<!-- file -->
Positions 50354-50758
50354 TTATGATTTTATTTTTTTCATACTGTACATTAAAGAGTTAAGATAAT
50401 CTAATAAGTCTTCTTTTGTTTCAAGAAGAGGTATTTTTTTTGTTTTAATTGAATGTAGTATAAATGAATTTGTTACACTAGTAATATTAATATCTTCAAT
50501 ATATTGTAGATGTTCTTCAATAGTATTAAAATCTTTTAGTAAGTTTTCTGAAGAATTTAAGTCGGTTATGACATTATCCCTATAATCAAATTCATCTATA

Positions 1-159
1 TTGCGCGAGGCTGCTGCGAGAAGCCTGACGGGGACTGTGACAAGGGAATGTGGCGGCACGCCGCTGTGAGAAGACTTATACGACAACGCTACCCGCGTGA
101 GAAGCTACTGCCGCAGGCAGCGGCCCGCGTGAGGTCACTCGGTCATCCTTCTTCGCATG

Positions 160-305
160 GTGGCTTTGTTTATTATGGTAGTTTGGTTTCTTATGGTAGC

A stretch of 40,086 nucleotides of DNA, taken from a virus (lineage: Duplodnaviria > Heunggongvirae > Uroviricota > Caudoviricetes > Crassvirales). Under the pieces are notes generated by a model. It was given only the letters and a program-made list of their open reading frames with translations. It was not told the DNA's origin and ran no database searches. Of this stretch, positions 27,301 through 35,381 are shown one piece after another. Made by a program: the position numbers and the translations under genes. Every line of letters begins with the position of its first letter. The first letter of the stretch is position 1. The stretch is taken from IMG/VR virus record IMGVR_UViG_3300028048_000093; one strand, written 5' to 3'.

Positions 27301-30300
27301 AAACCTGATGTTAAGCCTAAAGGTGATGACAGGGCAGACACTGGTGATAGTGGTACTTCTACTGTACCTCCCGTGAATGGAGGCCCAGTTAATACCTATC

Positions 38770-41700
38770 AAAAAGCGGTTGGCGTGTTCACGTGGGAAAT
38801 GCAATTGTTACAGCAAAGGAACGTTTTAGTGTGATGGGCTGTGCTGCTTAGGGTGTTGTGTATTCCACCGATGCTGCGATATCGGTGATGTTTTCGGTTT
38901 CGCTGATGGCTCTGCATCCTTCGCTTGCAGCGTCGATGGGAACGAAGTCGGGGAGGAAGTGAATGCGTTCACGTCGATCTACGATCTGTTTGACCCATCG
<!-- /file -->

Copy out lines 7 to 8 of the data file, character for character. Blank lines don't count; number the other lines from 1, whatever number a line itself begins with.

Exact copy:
101 GAAGCTACTGCCGCAGGCAGCGGCCCGCGTGAGGTCACTCGGTCATCCTTCTTCGCATG

Positions 160-305